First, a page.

1/28/12

Final Bow


By Andrea Camarena
     On Wednesday, June 3, [2009] family, friends, students and peers of Sam Imoto (Poston 226-4-CD) gathered to say thank you to the Judo Sensei for his 51 years of teaching the Japanese martial art to young students across the county.
     Imoto, 82, is bowing out of his position as the lead instructor of the judo club at the Visalia YMCA after helping to start it in 1965.
     Imoto is not eager to give up teaching although he admits when the Lindsay Kiwanis Club approached him in 1958 about starting up a club, it seemed a bit ludicrous.
     Once he started teaching, he could not be stopped and at one time he was running Judo clubs in three different cities. Perhaps Imoto's dedication to the sport stems from his personal ties to it.
     "I mean it when I say it, judo saved my life," Imoto said.


Learning in Internment
     Sam Imoto was born and raised along with his nine siblings in the hamlet of Tonyville near Lindsay. The Imotos were farmers by trade and the children all attended Lindsay schools. But upon American involvement in World War II, the Imotos were shipped off to [Poston camp 2] Arizona internment camps with many other local Japanese-American families from the Central Valley and the rest of the State.
It was there that Sam Imoto began his study of the Japanese martial art of judo.
     "Before we went to the camp, Lindsay had a Kendo Club and Samurai training," Imoto said. Sam Imoto's father enrolled him, three brothers and two sisters in the class. "They let us teach judo in the camp but we couldn't do kendo."
     So, began Imoto's judo training. In the evenings, after the schoolwork was done the camp children took judo classes from Kenzo Uyeno.

Sam Imoto
     While the younger Imoto children lived in Arizona [Poston 226-4-CD] with their parents, three of the brothers served in the US military. When one of the Imoto sons was discharged for a murmuring heart in 1945, he brought the family back to Tonyville from the camp.
     By then Sam Imoto had finished his high school studies, he had spent four years away from home. When they returned, there was no warm welcome.


"No Japs Wanted. Japs Get Out."
     Imoto remembers the signs in the store windows, and the bumper stickers on all the passing cars.
     "There was only one grocery store that would sell groceries to my father," Imoto said."It was all over Every car had a bumper sticker. No Japs. Our home was trashed. There was another family living there."
     As the Imoto family settled back in to their Tonyville home, Sam Imoto turned 18 and was drafted into the U.S. Army.


Judo in action
     From the moment Sam Imoto reported for duty, it seemed he was defending himself each time he met someone new or changed locations.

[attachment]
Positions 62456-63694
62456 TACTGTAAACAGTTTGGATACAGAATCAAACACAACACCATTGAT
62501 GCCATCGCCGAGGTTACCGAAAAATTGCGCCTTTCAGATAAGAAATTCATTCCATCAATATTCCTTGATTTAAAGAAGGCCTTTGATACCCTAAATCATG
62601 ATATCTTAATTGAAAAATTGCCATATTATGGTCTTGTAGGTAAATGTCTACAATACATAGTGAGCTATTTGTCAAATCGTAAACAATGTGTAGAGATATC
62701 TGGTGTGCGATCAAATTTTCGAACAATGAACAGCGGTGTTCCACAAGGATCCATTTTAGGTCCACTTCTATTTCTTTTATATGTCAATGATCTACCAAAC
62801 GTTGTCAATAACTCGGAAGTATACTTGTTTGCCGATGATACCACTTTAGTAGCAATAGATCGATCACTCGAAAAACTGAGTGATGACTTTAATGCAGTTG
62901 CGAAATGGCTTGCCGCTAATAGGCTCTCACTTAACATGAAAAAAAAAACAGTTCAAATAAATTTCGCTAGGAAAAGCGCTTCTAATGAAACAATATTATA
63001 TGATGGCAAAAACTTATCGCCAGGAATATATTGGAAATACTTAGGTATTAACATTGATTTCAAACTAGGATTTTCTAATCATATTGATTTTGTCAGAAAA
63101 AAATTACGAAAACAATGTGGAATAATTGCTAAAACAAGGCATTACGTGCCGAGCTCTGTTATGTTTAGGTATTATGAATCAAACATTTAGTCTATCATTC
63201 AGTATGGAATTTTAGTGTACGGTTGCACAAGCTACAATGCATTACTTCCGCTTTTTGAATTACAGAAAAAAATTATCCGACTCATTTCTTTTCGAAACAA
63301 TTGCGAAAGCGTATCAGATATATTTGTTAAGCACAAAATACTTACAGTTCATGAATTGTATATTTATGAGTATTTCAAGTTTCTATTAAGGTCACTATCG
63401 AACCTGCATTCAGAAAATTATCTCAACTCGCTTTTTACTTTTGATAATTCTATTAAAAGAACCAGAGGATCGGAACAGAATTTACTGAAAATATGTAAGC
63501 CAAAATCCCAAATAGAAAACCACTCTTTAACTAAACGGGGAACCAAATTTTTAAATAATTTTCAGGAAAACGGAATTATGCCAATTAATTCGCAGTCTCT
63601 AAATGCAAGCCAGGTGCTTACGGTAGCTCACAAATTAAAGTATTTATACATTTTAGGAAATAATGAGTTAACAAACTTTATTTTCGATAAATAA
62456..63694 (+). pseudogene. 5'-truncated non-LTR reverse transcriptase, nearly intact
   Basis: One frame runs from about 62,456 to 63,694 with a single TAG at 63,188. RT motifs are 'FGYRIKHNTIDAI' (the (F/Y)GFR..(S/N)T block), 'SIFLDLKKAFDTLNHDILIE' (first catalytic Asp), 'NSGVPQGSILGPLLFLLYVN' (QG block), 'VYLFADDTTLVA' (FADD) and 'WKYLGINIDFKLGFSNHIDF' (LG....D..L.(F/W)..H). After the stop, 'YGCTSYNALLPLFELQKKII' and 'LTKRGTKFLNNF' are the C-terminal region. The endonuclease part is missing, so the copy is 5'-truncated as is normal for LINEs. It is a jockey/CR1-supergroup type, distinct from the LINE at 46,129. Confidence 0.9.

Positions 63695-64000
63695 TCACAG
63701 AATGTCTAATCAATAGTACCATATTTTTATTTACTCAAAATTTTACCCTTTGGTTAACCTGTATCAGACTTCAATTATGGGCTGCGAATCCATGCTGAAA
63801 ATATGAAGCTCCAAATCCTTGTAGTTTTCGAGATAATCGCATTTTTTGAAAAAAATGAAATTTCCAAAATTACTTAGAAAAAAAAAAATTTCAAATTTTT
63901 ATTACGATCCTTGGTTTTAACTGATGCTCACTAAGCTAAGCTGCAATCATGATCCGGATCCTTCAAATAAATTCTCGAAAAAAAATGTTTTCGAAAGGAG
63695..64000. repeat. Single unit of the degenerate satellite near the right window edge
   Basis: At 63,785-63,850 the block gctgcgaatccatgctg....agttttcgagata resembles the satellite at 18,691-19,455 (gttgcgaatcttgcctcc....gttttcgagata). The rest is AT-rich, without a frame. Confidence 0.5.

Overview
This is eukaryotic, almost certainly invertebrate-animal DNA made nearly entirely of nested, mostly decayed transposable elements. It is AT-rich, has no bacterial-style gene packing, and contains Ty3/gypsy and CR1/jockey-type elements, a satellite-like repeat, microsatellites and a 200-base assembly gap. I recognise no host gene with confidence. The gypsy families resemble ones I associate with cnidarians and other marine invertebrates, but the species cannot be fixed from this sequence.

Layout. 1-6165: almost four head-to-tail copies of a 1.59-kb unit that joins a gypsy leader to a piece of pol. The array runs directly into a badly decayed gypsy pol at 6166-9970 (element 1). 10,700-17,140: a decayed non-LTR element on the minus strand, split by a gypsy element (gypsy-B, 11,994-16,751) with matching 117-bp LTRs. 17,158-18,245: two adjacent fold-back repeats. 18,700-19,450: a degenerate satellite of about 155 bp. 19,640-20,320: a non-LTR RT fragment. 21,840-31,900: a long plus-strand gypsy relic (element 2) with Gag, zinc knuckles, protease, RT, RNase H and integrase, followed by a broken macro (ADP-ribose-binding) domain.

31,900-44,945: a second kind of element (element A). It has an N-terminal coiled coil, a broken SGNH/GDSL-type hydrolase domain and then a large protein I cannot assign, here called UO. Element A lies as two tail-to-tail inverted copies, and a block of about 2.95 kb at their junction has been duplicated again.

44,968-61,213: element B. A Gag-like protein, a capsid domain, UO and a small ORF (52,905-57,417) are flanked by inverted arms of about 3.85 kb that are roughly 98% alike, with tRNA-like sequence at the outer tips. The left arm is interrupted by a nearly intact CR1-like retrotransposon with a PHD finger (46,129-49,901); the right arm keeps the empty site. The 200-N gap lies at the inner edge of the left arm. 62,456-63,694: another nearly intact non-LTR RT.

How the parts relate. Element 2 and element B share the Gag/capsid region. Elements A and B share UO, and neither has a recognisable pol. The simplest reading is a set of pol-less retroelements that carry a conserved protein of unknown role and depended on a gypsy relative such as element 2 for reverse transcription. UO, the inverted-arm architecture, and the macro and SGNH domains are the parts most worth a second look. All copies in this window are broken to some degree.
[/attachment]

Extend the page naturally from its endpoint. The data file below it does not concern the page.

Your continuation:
Among his fellow recruits reporting for basic training in Virginia, Imoto sat on his duffle bag when another recruit pulled a knife on him and told another white recruit that they should cut him up.
     Imoto, remaining calm, diffused the situation with his words. But his words didn't always work in fighting the racist attitude in his post-war companies.
     "Judo saved my life," Imoto said. "Everybody took a turn at me. Every technique in judo is self defense. No one knew what judo was. They didn't know what hit them."
     Today in his judo classes, Imoto teaches his student to always walk away from fights. Imoto believes this practice but in his service in the Army, he could not walk away everytime.
     "Judo is self defense, but we tell the kids to walk away. Sometimes you can't walk away, you have to turn around and fight. In the service, I got tired of walking away," Imoto said.
     Imoto recalls an incident when a 6'2" soldier challenged him. When the soldier attacked him, Imoto used a judo throw and to put him on the ground. Each time the soldier stood up to fight him again, he used the judo throw again until the soldier gave up.
     "He said 'No more Imoto.' Then he made a speech in the Barracks. "You mess with Imoto, you have to come through me.' He became my friend," Imoto said of the incident.
     Every time he transferred the bullying and attacks would start again until he used his martial arts to make a point. He spent two and a half years in Germany surviving the racism.


From Student to Sensei
     After three years away from home, Sam Imoto was discharged from the Army and he returned to Tonyville to work on the family farm.
     In 1958, he was sitting on a tractor in the fields when a member of the Lindsay Kiwanis club approached Imoto. The Kiwanis planned to start a judo club and wanted Imoto to teach. After some persuasion by the club member, Imoto agreed to it only if an instructor from Fresno was brought down to help get things started. It was then, while learning to teach, that Imoto earned his blackbelt from Kano Sensei, student of professor Yamauchi.